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Australia must rebuild its policy heft in deterrence strategy

Posted By on May 17, 2024 @ 11:21

Australia needs urgently to improve its understanding of deterrence so that it can build an effective strategy to respond to future provocation and malicious behaviour by aggressive actors.

Despite having previously been a global thought leader on nuclear weapons and deterrence half a century ago, Australia today doesn’t have a strong grasp of the basics of modern deterrence.

This deficit, and the pressing need to remediate it, are explored in ASPI’s latest report, ‘Deterrence, escalation and strategic stability: Rebuilding Australia’s muscle memory’ [1].

Deterrence and how to achieve it will also be a key feature of ASPI’s upcoming defence conference, JoiningFORCES [2], in June.

Despite featuring strongly—and increasingly—in major defence documents such as the Defence Strategic Review, Australia lacks a clear understanding and deep skills in deterrence across the policy community.

The depth of knowledge and working understanding of deterrence among policymakers and practitioners across the Australian system don’t match the concept’s increasingly frequent invocation.

Key terms are co-opted to mean whatever’s convenient to the user at the time. Failing to understand the doctrinal and practical application of ideas such as escalation and de-escalation, for example, leads to oversimplification or even wrong-headed interpretations of their purpose.

Conceptual confusion or the misuse of foundational deterrence terminology risks undermining attempts to develop a workable strategy.

There are four immediate ways that Australia can build its skills and knowledge of deterrence. It should invest in deterrence knowledge and literacy within Defence and the wider policy community; it should support a stronger public debate to inform the community; it should engage in more deterrence dialogues, exercises, war games and planning with international partners; and it should invest in and use the most effective methodologies for developing robust deterrence strategy.

Deterrence is a strategy that one actor uses to influence the decision-making calculus of another. It’s inherently psychological and requires deep analytical capability. The core idea is to get inside the cost–benefit analysis of another actor to convince them not to do something.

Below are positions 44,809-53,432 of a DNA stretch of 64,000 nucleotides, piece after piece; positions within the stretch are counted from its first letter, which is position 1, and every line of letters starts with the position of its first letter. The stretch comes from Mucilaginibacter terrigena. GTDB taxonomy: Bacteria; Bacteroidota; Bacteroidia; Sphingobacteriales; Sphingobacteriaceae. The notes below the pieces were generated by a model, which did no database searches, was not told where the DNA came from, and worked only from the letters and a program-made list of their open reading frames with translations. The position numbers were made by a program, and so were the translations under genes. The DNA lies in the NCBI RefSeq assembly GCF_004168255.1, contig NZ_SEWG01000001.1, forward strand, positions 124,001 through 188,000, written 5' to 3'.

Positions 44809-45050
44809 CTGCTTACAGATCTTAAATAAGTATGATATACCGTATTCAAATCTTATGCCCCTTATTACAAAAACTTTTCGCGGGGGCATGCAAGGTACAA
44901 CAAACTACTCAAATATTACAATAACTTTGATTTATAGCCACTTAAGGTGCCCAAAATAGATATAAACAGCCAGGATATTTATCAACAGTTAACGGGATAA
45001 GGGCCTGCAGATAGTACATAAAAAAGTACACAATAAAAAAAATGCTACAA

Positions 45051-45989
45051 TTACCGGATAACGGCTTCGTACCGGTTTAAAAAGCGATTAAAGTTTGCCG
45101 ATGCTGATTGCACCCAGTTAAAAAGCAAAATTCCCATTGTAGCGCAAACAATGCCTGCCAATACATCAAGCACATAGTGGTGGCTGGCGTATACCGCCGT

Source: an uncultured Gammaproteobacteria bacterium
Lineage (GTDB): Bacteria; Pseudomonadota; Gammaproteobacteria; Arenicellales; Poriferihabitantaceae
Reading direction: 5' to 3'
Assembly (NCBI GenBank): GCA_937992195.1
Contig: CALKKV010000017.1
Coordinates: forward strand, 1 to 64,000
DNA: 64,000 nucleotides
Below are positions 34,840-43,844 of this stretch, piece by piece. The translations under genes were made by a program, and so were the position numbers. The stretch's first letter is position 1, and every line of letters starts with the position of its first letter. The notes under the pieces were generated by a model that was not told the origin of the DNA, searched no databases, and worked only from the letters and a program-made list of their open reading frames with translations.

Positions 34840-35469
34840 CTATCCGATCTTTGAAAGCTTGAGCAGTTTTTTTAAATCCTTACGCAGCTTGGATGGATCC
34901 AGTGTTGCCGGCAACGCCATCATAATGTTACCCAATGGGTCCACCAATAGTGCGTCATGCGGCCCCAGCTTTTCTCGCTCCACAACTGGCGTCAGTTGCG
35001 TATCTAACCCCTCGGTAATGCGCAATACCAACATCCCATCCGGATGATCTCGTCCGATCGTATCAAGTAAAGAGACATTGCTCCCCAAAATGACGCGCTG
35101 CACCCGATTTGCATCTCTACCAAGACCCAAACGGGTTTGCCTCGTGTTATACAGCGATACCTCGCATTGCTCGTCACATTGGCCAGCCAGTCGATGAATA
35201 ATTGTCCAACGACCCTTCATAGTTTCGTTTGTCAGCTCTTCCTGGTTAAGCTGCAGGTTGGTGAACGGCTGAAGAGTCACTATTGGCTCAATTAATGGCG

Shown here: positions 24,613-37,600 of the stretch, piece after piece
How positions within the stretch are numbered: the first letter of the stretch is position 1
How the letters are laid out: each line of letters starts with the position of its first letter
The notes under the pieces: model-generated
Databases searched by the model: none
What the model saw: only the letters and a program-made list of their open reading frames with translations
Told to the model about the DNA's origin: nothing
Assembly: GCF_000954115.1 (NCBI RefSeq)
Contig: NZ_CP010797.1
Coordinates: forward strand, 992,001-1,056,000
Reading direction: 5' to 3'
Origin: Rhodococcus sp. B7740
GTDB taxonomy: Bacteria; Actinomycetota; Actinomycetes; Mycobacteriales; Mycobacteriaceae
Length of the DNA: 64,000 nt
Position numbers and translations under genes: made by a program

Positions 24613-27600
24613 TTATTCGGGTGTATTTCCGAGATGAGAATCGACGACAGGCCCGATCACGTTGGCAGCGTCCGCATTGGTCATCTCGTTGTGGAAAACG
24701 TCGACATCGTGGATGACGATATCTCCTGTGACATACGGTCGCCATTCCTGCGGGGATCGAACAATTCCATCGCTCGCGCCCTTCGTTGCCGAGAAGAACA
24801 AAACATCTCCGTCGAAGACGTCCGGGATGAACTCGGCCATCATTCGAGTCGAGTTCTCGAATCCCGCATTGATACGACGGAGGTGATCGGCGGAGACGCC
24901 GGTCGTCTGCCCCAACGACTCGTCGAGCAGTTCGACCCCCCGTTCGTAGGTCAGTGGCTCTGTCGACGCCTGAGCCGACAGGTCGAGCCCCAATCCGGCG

For example, Actor A deliberately seeks, through a combination of tools and measures (military, diplomatic, economic, informational, industrial, technological) to coerce or compel Actor B not to take a specific action, or to cease specific actions. Often, the actors are nation-states, but, both historically and today, non-state actors (including terrorist or other groups) are relevant in deterrence strategy.

The ‘muscle memory’ exists to revive these skills. During the Cold War period, Australia built substantial expertise in nuclear deterrence, which was a key focus of its alliance with the US. Ministers and officials made it a key priority.

The level of expertise that Australia was able to bring to the table won the respect of senior US officials. Anecdotally, that encouraged major concessions on personnel at the facilities (and extended to the posting of Australian personnel to sensitive US strategic sites), consultation mechanisms, and modes of facility operation. It also led to the Americans briefing Australian officials on extremely sensitive nuclear planning, especially throughout the late 1970s and the 1980s.

Beyond the government itself, experts included Hedley Bull, JDB Miller, Coral Bell, Bob O’Neill, Desmond Ball and Rod Lyon (who remains a leading Australian authority). These figures were all in the top global ranks of strategic intellectuals.

We need to regain that intellectual heft. However, the new approach needs not to focus just on nuclear deterrence but on integrated or ‘full spectrum’ deterrence, to avoid potentially catastrophic wars.  The full spectrum needs to include deterring irregular warfare—including special and covert operations, political warfare and the ‘grey zone’ —as well as conventional and nuclear capabilities.

It also must incorporate the newer domains of space and cyberspace. And it must integrate all elements of national power, including diplomatic, economic and industrial—including technological—power.

The report stresses that a sophisticated understanding of deterrence includes the appreciation that escalation dynamics are not linear.

It’s entirely possible to ‘escalate to de-escalate’. Failing to respond adequately to provocation and malicious behaviour can encourage more aggressive actors to escalate further (weakening deterrence).

Boosting the level of our strategic thinking on deterrence is also vital to our alliance with the US and other partnerships.

Japan and South Korea have been taking part in high-level deterrence dialogues with the US for more than a decade, enabling them to build their knowledge.

They are, as a result, more advanced along the policy and practical learning curve than Australia. From a regional and a US perspective, Australia has some catching up to do.

Article printed from The Strategist: https://www.aspistrategist.org.au

URL to article: https://www.aspistrategist.org.au/australia-must-rebuild-its-policy-heft-in-deterrence-strategy/

URLs in this post:

[1] ‘Deterrence, escalation and strategic stability: Rebuilding Australia’s muscle memory’: https://www.aspi.org.au/report/deterrence-escalation-and-strategic-stability-rebuilding-australias-muscle-memory

[2] upcoming defence conference, JoiningFORCES: https://www.aspi.org.au/event/joiningforces-2024-aspi-defence-conference

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